Los Angeles Continued Prosecuting Low-Level Offenses Amid Coronavirus Crisis

Adrian Ovalle

Under their state’s guidelines to alleviate the spread of COVID-19, Californians are not expected to leave home other than to get prescriptions or groceries, go to the physician, and commute to tasks considered vital. As part of this effort, prosecutors– consisting of Los Angeles County District Lawyer Jackie Lacey– have actually vowed to prevent dragging people into court or sending them to the city’s overcrowded prison for cases that can be dismissed or dealt with at a later date.

“I have asked my attorneys to consider the health risks in every decision they make,” Lacey stated in a March 20 declaration. “I have directed them to consider ways to keep nonviolent felony and misdemeanor offenders out of our jails and courthouses during this pandemic,” she continued.

In spite of these guarantees, considering that California’s shelter-in-place required entered into result more than 10 days earlier, Lacey’s office has actually pursued cases versus people implicated of panhandling, drinking in public, driving with a suspended license, drug possession, and loitering, according to a review by former San Francisco District Lawyer George Gascón, who is going to change Lacey as LA’s leading district attorney.

Prosecuting low-level misdemeanors “will very possibly cost lives,” Gascón stated in a declaration on Monday detailing his own suggestions for prosecutorial conduct throughout the pandemic. Simply holding hearings suggests offenders, their legal representatives, prosecutors, judges, constable’s deputies, clerks, court press reporters, and translators need to congregate in the exact same space, he kept in mind– at a time when people are being advised to prevent gathering together in groups.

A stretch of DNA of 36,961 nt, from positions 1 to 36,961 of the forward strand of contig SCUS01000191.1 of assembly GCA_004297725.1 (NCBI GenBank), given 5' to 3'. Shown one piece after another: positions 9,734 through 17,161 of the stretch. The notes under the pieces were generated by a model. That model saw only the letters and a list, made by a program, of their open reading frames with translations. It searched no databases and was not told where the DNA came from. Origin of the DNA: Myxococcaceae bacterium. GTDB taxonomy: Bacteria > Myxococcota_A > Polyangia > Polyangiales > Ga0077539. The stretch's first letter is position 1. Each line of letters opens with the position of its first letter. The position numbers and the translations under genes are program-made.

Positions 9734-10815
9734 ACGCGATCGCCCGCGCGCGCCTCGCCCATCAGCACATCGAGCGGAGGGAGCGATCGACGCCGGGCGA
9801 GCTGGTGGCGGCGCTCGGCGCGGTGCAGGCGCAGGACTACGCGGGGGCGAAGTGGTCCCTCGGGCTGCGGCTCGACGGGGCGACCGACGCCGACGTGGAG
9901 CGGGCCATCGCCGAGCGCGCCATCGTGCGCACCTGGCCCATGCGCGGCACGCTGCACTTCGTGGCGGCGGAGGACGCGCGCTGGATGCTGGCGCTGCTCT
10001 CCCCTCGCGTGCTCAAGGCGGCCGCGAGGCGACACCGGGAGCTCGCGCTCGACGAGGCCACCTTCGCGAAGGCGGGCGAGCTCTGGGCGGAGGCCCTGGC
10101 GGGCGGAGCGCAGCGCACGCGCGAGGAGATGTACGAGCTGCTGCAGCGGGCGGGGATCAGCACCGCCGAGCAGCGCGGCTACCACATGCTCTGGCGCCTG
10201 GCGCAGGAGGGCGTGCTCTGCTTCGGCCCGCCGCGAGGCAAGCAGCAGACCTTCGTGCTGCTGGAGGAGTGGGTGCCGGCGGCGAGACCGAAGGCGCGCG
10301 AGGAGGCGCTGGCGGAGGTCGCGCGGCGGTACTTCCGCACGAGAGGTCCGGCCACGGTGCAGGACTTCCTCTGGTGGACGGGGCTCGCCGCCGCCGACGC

On March 20, the day after California Gov. Gavin Newsom (D) bought the state’s homeowners to remain home, a male dealing with charges for drug possession and driving with a suspended license had a hearing in an Inglewood courtroom. Prosecutors submitted a case versus him at a time when LA County courts were primarily closed previously this month. His case was dismissed in court, however just after he had actually invested 6 days in prison and long after people started warning about the danger of the coronavirus dispersing in prison and jail populations.

That exact same day, 3 people in LA County were arraigned on a drinking-in-public citation. A minimum of among the offenders was bought to participate in 26 Twelve step programs conferences prior to their next court date, which would need them to either leave their home and gather in a group setting or have trusted, private access to a computer and the web for online conferences.

Those charges “could have been unilaterally dismissed or continued for up to one year,” Gascón stated. “Bear in mind these drinking in public cases are proceeding at a time when the state is allowing cocktails to be served to go.”

Last Wednesday, another male had a court hearing in Compton for driving on a suspended license. A deputy district lawyer opposed launching the person from custody, which Gascón stated was likely an effort “to force a plea in exchange for their release.” Ricardo Santiago, a spokesperson for Lacey’s office, rejected that the district attorney had actually opposed the person’s release.

On Friday, a judge in El Monte heard cases about a loitering citation and a misdemeanor panhandling case. Both matters were dismissed that day.

These sort of low-level cases “should have either been continued to a later date or unilaterally dismissed by the DA in advance of the hearing to avoid forcing so many persons to congregate,” Gascón stated. “It is simply not logical to insist that low-level misdemeanors proceed as scheduled when there is no serious threat to the community.”

Inquired about the choices to prosecute these cases, Santiago stated that not all of the offenders appeared in court and a few of the cases were dismissed.

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